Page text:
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Authors: James B. Conroy

Our One Common Country

BOOK: Our One Common Country
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O
UR
O
NE
C
OMMON
C
OUNTRY

O
UR
O
NE
C
OMMON
C
OUNTRY

Abraham Lincoln and the Hampton Roads Peace Conference of 1865

J
AMES
B. C
ONROY

Copyright © 2014 by James B. Conroy

 

ALL RIGHTS RESERVED. No part of this book may be reproduced or transmitted in any form by any means, electronic or mechanical, including photocopying and recording, or by any information storage and retrieval system, except as may be expressly permitted in writing from the publisher. Requests for permission should be addressed to Globe Pequot Press, Attn: Rights and Permissions Department, PO Box 480, Guilford, CT 06437.

 

Lyons Press is an imprint of Globe Pequot Press.

 

Project editors: Meredith Dias and Lauren Brancato

Layout: Melissa Evarts

 

Library of Congress Cataloging-in-Publication Data

Conroy, James B.

Our one common country : Abraham Lincoln and the Hampton Roads peace conference of 1865 / James B. Conroy.      pages cm

E-ISBN 978-1-4930-0410-2 (ePub)

1. Hampton Roads Peace Conference (1865) 2. United States—History—Civil War, 1861-1865—Peace. 3. Lincoln, Abraham, 1809-1865. I. Title.

E469.C66 2014

973.7'38—dc23

2013016670

To my wife and children, with love and gratitude

 

In memory of my grandmother

Contents

 

Title Page

Copyright

Cast of Principal Characters

Prologue

 

PART I Friends in Power

1 A Self-Immolating Devotion to Duty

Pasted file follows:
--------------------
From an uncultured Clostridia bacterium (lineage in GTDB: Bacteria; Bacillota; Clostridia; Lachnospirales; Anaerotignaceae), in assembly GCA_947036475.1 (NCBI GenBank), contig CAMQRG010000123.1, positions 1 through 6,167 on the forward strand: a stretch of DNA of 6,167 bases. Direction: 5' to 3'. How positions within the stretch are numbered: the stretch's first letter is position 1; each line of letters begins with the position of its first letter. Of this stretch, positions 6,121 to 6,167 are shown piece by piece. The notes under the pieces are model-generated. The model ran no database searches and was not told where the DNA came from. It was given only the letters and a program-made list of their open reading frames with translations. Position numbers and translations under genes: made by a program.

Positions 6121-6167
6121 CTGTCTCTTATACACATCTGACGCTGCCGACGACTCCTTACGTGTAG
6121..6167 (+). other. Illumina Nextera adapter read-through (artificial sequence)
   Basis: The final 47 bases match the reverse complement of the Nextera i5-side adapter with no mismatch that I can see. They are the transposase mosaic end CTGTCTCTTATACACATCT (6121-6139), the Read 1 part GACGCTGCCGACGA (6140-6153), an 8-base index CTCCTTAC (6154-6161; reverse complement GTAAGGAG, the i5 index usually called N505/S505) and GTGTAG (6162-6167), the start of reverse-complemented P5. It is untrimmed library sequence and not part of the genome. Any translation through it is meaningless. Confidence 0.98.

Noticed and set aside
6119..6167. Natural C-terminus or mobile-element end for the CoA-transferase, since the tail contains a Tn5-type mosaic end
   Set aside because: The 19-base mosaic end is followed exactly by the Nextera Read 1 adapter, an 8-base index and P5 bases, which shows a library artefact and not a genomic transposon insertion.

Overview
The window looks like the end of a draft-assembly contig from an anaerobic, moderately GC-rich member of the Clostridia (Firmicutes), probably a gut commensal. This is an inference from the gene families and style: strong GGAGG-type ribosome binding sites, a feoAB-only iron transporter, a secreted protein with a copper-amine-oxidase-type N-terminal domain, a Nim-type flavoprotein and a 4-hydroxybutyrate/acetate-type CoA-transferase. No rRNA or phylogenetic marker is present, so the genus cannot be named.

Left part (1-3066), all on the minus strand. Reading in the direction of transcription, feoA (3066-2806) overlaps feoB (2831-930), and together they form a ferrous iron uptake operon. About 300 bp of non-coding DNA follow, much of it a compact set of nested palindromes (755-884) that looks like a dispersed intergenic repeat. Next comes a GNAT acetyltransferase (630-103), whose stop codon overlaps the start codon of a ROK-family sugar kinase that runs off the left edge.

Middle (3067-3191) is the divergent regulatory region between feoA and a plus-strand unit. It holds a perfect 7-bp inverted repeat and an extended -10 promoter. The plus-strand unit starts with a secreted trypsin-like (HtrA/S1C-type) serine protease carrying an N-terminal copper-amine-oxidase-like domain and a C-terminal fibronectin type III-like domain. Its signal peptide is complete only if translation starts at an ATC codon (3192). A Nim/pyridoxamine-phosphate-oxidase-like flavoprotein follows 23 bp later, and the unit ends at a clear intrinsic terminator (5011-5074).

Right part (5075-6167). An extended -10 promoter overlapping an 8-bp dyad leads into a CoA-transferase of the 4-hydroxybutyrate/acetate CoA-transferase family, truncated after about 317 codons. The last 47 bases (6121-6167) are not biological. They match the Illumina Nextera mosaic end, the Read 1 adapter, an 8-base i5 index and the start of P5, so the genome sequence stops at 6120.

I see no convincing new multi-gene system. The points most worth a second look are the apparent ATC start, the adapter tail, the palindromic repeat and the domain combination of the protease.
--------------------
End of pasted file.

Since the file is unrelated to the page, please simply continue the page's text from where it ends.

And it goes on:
2 Lacking in the Quality of Leadership

3 A Problematical Character, Full of Contradictions

4 Good and True Friends

5 The Only Way to Make Spaniels Civil Is to Whip Them

6 Who Will He Treat With, of How Commence the Work?

7 The Wise Men Are Those Who Would End It

8 I Do Not Think I Would Get Back

9 As Once a Friend and Still, I Hope, Not an Enemy

 

PART II We Are But One People

10 A Treachery Unworthy of Men of Honor

11 A New Channel for the Bitter Waters

12 We Are on the Eve of an Internal Revolution

13 A Determined Stand Ought to Be Made for Peace

14 Is There Nothing That Will Degrade a Man?

15 You Will Not Assume to Definitely Consummate Anything

16 I was Never So Much Disappointed in My Life

17 With Evident Indications of High Gratification

18 There Has Been Nothing We Could Do for Our Country

 

PART III A Suffering and Distracted Country

19 It Is More Dangerous to Make Peace Than to Make War

20 You Are All Against Me

21 Thank God We Know It Now

22 To Serve a People in Spite of Themselves

23 It Is the Province of Statesmanship to Consider of These Things

24 With Cheerful Confidence in the Result

25 Allow Judge Campbell to See This, But Do Not Make It Public

26 The Rebels Are Our Countrymen Again